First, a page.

Inequality In Native America

1531 Words7 Pages
The role that power and inequality play in the broader picture of service work with Native America is complicated and brutal. White men came to America and inserted their power so much so that a land once populated by millions of indigenous peoples is now, a few hundred years later, colonized, gentrified, industrialized and completely taken over. In that time, native people were murdered, given diseases, forced to migrate, used as slave labor, forced into war, “Americanized” in violent boarding schools, stripped of any traditional ways of life and pushed on to tiny reservations that are concentrations of some of the deepest poverty in the world. Though this history seems like a distant past, these same themes of forced suppression and white…show more content…
My privilege was obviously revealed in that I flew to the Rez, flew to Michigan for a family fishing vacation, and flew back; I owned a full suitcase of clothes, my mom bought me new shoes just for the summer, I had a mom, I had a dad, my parents aren’t alcoholics, they love me, they don’t abuse me...I could go on forever. But I also had privilege in that I was fully accepted by whatever group I chose to be a part of. I would hope that my friends who were native didn’t just become my friend because they felt obligated to, but I can see how that could easily be the case. As a “service provider,” community members couldn’t really show a dislike for me because they had to appear grateful. As a summer long intern, team members couldn’t reject me because they were under my authority. As an adult, the kids couldn’t decide to get picked up by another van or choose someone else to walk them to the bathroom. I don’t think I fully realized the extent of this privilege while I was there, but after reading “White Privilege: Unpacking the Invisible Knapsack,” a new set of privileges came to me that I didn’t realize before. Those were the privileges to not think about or not worry about things other people had to. This summer, because of the power from my race, and my position in the organization, I didn’t have to think about…show more content…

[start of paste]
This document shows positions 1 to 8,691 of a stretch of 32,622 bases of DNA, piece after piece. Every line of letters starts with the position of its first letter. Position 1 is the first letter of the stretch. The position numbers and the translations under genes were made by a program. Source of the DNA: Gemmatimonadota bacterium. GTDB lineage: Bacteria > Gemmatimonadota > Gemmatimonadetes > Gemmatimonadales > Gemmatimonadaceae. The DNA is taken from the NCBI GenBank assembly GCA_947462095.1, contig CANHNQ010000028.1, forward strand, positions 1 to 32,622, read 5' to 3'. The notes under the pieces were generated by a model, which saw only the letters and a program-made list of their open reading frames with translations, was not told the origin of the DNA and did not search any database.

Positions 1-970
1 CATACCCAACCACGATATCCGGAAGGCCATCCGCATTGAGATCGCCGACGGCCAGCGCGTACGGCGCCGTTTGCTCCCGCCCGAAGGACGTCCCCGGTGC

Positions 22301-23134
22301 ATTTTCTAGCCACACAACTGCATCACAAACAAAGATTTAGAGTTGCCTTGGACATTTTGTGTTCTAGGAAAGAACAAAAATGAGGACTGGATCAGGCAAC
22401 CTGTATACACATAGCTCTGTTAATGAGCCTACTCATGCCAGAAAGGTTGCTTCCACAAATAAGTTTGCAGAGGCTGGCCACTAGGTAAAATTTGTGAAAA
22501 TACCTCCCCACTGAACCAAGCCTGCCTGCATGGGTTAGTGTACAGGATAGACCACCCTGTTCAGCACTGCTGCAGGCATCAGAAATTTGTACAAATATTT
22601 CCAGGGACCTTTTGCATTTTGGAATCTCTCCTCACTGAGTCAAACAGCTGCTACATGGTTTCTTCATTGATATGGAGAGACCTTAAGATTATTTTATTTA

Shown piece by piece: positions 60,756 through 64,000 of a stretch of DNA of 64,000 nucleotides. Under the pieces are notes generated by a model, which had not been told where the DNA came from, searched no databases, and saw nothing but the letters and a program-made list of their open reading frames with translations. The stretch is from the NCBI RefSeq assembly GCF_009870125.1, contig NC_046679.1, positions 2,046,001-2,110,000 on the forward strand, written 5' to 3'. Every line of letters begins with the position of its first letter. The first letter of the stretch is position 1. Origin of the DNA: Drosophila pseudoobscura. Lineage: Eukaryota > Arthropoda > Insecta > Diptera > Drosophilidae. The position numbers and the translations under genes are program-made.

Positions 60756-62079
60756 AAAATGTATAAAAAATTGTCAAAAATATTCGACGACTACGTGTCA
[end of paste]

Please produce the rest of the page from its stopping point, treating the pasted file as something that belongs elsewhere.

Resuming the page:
In so many of my interactions I am included, whether it be because of fear, obligation or true desire, and because of this I am able to carry a confidence in myself that others cannot. One of the many reasons structural racism is so destructive is that when someone on the opposite side of the spectrum from me experiences constant rejection, disclusion or even suppression, it has a huge impact on how they view themselves and therefore how the world views them. Multiplying this from individuals into people groups and into races, it is clear that privilege goes a long
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